thu 14/11/2019

black culture

The Last Black Man in San Francisco review - gentle gentrification blues

San Francisco has rarely looked more unattainably golden than in Joe Talbot’s Sundance prize-winning gentrification parable. Jimmie (Jimmie Fails) once belonged inside the city’s Californian Dream, symbolised for him by the grand Victorian-style...

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Shuck 'n' Jive, Soho Theatre review - a mixed bag, lots of promise

Shuck 'n' Jive is an hour-long two-hander about writing a play about being black in a white industry. The industry? Theatre. Performance. The stage.Simone (played by Olivia Onyehara), an opera singer, is from Lincolnshire. Cassi (played by Tanisha...

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The Last Tree review - young, angry, and black in '90s UK

Putting a radical spin on a fish-out-of-water story, The Last Tree explores troubling aspects of the African diaspora experience in an England riddled with xenophobia and black-on-black racism. Shola Amoo’s semi-autobiographical second feature is...

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Romesh Ranganathan, Brighton Dome review - transgressive, edgy and very likeable

One question springs immediately to mind on hearing that Romesh Ranganathan’s new stand-up show, The Cynic’s Mixtape, is touring: how does he find the time? Ranganathan has overtaken Jack Whitehall as Britain’s most media ubiquitous comic, with a...

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Alvin Ailey, Programme C review - black, beautiful, brilliant

The Ailey company is that rare thing – a dance legend that’s even better than you remember. While no one forgets their first encounter with America’s No.1 touring troupe and its unique mix of ballet, modern, jazz, street, and all-round athletic...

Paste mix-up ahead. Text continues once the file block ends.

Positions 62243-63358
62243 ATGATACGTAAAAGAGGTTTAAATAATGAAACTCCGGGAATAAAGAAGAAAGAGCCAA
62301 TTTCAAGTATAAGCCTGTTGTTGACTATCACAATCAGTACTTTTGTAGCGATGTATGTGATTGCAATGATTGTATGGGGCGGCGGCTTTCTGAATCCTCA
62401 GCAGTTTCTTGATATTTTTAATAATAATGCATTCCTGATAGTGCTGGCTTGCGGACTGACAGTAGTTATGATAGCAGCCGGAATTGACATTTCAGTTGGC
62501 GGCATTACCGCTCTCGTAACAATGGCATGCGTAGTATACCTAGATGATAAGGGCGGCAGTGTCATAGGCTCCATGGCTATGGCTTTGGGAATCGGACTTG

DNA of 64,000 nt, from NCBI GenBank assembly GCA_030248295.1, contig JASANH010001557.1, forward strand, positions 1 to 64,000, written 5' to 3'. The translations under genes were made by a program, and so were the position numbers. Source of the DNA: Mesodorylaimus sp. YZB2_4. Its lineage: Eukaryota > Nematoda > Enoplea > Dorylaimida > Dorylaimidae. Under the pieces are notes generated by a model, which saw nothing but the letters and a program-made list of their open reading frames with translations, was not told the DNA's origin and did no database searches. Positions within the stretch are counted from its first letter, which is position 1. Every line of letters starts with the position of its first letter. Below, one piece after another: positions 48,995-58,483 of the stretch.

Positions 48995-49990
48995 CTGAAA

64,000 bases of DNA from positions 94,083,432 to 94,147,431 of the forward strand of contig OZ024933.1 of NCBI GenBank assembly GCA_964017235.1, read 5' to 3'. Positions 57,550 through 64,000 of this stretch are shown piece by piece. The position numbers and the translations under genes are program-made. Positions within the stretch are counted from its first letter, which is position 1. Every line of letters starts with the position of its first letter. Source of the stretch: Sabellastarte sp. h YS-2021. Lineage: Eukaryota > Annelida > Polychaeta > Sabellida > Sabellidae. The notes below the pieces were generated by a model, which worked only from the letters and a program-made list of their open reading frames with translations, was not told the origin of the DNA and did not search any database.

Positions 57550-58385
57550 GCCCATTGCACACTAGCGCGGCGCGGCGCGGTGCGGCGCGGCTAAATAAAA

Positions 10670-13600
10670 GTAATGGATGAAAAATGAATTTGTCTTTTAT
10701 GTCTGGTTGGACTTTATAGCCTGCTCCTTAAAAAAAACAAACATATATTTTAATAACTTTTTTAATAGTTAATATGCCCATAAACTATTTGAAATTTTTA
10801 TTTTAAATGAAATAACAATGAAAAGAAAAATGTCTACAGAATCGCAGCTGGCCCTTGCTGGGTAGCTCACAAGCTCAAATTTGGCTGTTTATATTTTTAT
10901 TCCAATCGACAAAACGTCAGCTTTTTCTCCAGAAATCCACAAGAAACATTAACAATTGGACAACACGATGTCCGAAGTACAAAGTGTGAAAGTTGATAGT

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Chiaroscuro, Bush Theatre review - music, sweet, sweet music

Identity politics has been around for decades. One of the great things about the Bush Theatre in West London is the fact that it not only stages new plays by a diverse range of playwrights, but also successful recent revivals of modern classics such...

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Alvin Ailey American Dance Theatre, Sadler's Wells review - Still more Revelations

There is no equivalent of the Ailey phenomenon. This is a modern dance company with a New York square named after it. It’s a dance company that has performed at the inauguration of two presidents. Its calling card, Revelations, a suite of dances...

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CD: Kano - Hoodies All Summer

Of all grime's original generation, Kano has a strong claim to being the greatest rhyme-constructor in the old school hip hop sense of dense rhymes packed with multiple meanings. Add movie star looks and a penchant for fur coats in photoshoots and...

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Barber Shop Chronicles, Roundhouse review - riotous theatre at its best

Emmanuel (Anthony Ofoegbu) runs Three Kings Barbers in London. His assistant, Samuel (Mohammed Mansaray), is the son of his erstwhile business partner, who is currently in jail. Emmanuel is boss, surrogate father and — occasionally — verbal punching...

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Blues in the Night, Kiln Theatre review - hard times, hot tunes

It’s too darn hot, BoJo is in Downing Street, and we’re all going to Brexit hell – so we might as well sing the blues. Or at least take a night off from the apocalypse to enjoy a virtuoso company singing them for us in this rousing revival of...

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Whitewash, Soho Theatre review - a wild-at-heart linguistic joy-ride

This witty street-smart play about a white-skinned boy born to a mixed-race mother deploys its narrative with the dexterity of a dance. Two performers move backwards and forwards across the stage, switching through different characters, skin colours...

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What's My Name: Muhammad Ali, Sky Atlantic review - why they called him The Greatest

As Anthony Joshua’s shock defeat by the unfancied Andy Ruiz Jr suggests, heavyweight boxers ain’t what they used to be. Antoine Fuqua’s sprawling HBO documentary (this was the first of two parts) bangs the point home with its vivid examination of...

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